[Standards] Fwd: [Uta] STARTTLS vulnerabilities

Dave Cridland dave at cridland.net
Fri Aug 13 13:47:57 UTC 2021


On Wed, 11 Aug 2021 at 22:49, Peter Saint-Andre <stpeter at mozilla.com> wrote:

> On 8/11/21 3:35 PM, Kim Alvefur wrote:
> > On Wed, Aug 11, 2021 at 02:25:56PM -0600, Peter Saint-Andre wrote:
> >> Too bad we didn't stick to our guns in 2003 and insist on two ports
> >> instead of one, but STARTTLS was the recommended approach back then...
> >
> > We were always at war with STARTTLS?
>
> We would have preferred to keep using port 5223 for TLS-only, but at
> that time (2003/2004) IETF/IESG policy was "don't use so many ports,
> STARTTLS makes it so that you only need one".


That's not the only argument, and was always the least interesting.

See: rfc2595 (ietf.org)
<https://datatracker.ietf.org/doc/html/rfc2595#section-7>

The single biggest change since then (where "then" is 1999) is that all the
other channel encryption technologies have vanished - nobody uses anything
but TLS, whereas back then, TLS was but one encryption possibility, and
Kerberos, for example, was often a better choice. TLS certificates were
annoyingly expensive, most people used self-signed or nothing at all, and
many of us believed Kerberos and similar, lacking the CAs, would take over.
Even the ports argument was slightly more relevant since the significance
of ports below 1024 was still considered important. In the intervening
years, CAs have become cheaper, and indeed free. TLS implementations have
become ubiquitous. Export laws have relaxed. A lot of us hoped for these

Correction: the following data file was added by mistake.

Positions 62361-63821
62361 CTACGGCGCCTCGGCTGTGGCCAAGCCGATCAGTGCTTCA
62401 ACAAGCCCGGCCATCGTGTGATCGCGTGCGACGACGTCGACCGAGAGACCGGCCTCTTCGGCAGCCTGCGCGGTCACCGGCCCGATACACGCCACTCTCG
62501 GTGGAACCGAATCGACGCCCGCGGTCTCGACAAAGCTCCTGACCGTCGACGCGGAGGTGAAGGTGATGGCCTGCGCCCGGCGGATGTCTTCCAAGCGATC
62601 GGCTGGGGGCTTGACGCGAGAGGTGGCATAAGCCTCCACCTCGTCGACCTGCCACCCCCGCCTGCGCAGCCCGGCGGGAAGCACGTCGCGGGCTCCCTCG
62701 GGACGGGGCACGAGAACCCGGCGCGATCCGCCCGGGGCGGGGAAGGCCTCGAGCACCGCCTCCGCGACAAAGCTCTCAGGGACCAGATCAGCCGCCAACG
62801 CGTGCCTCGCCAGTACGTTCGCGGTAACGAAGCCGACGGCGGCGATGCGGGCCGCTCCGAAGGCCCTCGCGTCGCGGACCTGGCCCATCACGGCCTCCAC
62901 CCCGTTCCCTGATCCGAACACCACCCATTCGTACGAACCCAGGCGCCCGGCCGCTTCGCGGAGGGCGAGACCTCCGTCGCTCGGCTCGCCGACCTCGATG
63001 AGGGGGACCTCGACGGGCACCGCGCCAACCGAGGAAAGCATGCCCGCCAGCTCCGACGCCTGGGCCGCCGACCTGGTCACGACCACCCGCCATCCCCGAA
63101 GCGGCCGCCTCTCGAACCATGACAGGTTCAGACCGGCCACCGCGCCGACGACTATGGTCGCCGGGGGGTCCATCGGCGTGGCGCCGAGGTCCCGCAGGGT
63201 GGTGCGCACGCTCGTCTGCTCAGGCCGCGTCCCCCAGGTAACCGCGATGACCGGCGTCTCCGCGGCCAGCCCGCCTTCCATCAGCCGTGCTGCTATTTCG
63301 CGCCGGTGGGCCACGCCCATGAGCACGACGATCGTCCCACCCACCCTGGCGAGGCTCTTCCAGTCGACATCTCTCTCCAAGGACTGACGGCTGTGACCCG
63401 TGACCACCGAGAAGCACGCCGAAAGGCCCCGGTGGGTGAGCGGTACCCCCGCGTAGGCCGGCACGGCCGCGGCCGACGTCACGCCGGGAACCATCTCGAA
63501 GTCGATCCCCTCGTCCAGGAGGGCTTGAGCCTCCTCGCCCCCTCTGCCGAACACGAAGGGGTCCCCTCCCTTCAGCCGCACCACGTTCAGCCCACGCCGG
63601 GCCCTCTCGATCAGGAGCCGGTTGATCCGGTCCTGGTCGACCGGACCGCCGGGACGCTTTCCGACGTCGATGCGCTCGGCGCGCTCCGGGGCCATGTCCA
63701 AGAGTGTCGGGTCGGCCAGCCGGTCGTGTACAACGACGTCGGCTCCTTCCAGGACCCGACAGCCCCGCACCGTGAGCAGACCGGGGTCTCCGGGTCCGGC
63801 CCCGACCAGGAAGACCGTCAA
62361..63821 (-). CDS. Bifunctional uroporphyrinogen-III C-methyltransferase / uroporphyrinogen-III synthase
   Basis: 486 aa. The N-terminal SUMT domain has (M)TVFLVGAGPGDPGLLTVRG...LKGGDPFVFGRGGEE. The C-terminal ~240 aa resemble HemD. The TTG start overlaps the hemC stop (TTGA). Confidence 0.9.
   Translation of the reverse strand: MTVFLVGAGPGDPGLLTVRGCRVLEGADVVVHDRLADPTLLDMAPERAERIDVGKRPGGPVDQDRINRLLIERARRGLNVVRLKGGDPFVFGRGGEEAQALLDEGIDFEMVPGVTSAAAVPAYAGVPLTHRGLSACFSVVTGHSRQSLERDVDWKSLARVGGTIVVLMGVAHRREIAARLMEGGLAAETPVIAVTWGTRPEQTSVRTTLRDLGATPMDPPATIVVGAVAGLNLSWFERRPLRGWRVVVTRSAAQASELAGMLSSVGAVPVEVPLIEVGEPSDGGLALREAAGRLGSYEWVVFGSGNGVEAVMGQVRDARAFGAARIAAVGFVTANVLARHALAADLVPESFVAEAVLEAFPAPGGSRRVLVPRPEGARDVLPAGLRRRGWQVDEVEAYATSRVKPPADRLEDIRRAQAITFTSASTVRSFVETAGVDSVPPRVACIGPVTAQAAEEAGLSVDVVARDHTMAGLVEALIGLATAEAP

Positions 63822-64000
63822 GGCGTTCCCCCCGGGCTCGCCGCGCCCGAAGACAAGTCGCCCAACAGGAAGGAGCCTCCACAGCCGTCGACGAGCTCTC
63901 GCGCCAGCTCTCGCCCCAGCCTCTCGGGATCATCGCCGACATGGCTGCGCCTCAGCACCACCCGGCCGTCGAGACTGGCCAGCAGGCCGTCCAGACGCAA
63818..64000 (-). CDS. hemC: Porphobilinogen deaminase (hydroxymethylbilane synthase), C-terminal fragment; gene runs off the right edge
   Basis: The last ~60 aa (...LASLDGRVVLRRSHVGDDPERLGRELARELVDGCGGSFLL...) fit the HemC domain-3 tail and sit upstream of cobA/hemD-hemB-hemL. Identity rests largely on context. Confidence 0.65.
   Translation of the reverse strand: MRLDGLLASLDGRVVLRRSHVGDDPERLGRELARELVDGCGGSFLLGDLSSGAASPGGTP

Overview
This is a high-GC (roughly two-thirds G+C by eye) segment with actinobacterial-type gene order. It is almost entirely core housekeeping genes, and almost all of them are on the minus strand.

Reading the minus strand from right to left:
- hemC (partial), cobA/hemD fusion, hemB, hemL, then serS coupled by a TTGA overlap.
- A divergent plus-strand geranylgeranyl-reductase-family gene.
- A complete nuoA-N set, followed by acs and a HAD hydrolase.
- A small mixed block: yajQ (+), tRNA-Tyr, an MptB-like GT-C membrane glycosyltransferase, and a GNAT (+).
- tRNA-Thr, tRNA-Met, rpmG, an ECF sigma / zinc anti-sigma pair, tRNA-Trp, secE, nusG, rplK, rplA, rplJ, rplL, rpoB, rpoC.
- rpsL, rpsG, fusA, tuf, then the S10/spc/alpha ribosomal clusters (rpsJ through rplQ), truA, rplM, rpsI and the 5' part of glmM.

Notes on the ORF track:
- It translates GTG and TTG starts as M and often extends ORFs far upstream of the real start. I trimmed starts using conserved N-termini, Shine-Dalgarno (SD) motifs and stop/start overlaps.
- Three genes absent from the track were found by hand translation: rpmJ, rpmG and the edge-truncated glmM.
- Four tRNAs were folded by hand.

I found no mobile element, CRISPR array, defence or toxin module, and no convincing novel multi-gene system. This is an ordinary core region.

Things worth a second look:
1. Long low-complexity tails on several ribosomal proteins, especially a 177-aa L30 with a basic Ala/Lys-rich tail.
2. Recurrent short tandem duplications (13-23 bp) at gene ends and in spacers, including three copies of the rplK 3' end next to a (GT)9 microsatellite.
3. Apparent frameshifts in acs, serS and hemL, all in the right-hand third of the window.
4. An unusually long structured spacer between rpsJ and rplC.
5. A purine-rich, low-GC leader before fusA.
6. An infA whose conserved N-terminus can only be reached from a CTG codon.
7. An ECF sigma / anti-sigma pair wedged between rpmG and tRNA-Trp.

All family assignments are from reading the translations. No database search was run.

events but had no idea of a timeframe.

The change to universally use TLS as the channel encryption means that of
the four points in the RFC, two of them no longer apply, and the first
never applied to XMPP in the first place. XEP-0368 solves the remaining
quibbles over the remaining points, leaving the "twice as many ports" the
remaining argument - which was always weak on a SRV-based protocol anyway.

Hindsight, and existing arguments at the time, make it look in retrospect
like StartTLS was always a poor choice, but nearly 20 years ago the rough
consensus was indeed opposed. Back then I would have comfortably argued for
StartTLS - these days, I'd be arguing the other way. Times change, and we
adapt. Last time I chatted with Chris Newman, who wrote RFC 2595, he said
it was a bad mistake - but I disagree, it was the correct choice for the
time and circumstances. It isn't any longer, and we can, should, and do
encourage "Direct TLS".

We should be pushing XEP-0368 to Final and move it to Core in compliance.

Dave.
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